May 20, 2011
Noncommunicable diseases drive lucrative West Africa pharmaceuticals marketBack
Frost|Ghana|Nigeria|USD|Annual Pharmaceuticals Industry Revenues|Pharmaceutical Industry|Pharmaceuticals Industry|Treatment For Diabetes|Chronic Medicines|Communicable And Noncommunicable Diseases|Diabetes|Hypertension|Non-communicable Diseases|Tinotenda Sachikonye|Anti-infectives
© Reuse this
With the adoption of a more western lifestyle, characterised by less healthy diets and more sedentary activities, across West African countries like Nigeria and Ghana, the incidence of non-communicable diseases, particularly hypertension and diabetes, have increased, reports market research and consulting firm Frost & Sullivan.
As the demand for chronic medicines for these conditions surges, lucrative market opportunities, particularly in the generics market, have opened up.
Analysis indicates that the pharmaceutical industry in Ghana and Nigeria earned revenues of $970-million in 2009, and Frost & Sullivan estimates this will reach $2,3-billion in 2016.
“The dual burden of communicable and noncommunicable diseases in Ghana and Nigeria is the main driver for growth of the pharmaceuticals industry in the region,” notes Frost & Sullivan research analyst Tinotenda Sachikonye.
“Second and third, only to anti-infectives, in terms of contribution to the 2009 annual pharmaceuticals industry revenues in Ghana and Nigeria were medicines for cardiovascular conditions and diabetes.”
Treatment for diabetes and cardiovascular conditions, such as hypertension, is typically chronic, thereby creating a continual demand for diabetes and hypertension medicines. Several foreign generics companies have entered the West African market and more local manufacturers are focusing on medicines to treat hypertension and diabetes.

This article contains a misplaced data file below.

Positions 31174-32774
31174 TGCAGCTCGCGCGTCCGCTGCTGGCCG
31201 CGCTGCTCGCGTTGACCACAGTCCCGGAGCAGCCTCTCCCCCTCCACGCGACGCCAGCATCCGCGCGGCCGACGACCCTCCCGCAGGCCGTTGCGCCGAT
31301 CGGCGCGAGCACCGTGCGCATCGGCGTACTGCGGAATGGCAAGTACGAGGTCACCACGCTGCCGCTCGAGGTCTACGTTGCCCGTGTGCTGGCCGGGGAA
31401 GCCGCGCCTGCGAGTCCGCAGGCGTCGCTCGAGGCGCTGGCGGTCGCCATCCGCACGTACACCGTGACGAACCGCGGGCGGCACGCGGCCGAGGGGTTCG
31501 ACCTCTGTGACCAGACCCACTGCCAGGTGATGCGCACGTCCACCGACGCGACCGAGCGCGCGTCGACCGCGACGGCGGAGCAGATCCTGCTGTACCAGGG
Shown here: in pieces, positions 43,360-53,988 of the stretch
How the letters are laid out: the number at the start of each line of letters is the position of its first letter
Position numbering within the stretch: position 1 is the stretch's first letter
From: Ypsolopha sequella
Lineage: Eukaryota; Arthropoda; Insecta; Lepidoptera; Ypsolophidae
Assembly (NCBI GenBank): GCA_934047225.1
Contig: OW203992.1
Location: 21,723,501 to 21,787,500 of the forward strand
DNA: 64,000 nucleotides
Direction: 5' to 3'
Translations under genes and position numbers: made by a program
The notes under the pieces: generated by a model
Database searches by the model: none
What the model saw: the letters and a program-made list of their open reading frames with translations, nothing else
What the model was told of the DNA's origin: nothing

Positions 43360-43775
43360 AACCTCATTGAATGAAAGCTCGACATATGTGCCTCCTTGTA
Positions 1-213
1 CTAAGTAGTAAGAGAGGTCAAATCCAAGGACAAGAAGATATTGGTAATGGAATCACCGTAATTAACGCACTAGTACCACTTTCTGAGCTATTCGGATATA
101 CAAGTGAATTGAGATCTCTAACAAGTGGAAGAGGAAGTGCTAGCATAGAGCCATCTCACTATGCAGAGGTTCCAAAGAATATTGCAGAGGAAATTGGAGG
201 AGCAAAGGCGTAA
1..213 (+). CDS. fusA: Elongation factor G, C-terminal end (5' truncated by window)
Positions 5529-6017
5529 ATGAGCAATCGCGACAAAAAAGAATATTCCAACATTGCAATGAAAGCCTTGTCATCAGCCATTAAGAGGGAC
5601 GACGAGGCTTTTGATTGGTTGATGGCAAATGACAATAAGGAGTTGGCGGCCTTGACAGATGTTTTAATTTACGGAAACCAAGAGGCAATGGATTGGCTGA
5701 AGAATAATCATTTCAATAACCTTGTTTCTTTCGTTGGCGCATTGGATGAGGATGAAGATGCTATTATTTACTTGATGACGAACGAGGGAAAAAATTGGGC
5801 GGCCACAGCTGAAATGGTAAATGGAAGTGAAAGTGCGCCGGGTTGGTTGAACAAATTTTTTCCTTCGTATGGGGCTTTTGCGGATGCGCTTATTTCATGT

However, as the major proportion of consumers in Ghana and Nigeria are price sensitive, competition with low-cost Asian generics is a challenge for the majority of participants in the market. The cost of conducting business for local manufacturers is particularly high.
“Price is an important purchasing criterion for the Ghana National Health Insurance (NHI), which covers 66,4% of the population in Ghana. The NHI will only pay for generics,” explains Sachikonye. “Further, government tenders in both countries are awarded mainly on the basis of price.”
It is important that companies in this market identify their target customers and differentiate themselves accordingly. Although the majority of consumers in the region are price sensitive, several others are brand loyal and willing to pay the cost for their preferred brands, he says.
“Although pricing is a major determinant of success in Ghana and Nigeria, other factors, such as having good-quality products, having a robust distribution network, good marketing strategies and brand recognition, are equally important. Pharmaceuti-cals companies can leverage these factors to attain a competitive position in the market,” concludes Sachikonye.
Edited by: Chanel de Bruyn© Reuse this Comment Guidelines
Other Medical and Pharmaceutical Engineering News
Recent Research Reports
Automotive 2014: A review of South Africa's automotive sector (PDF Report)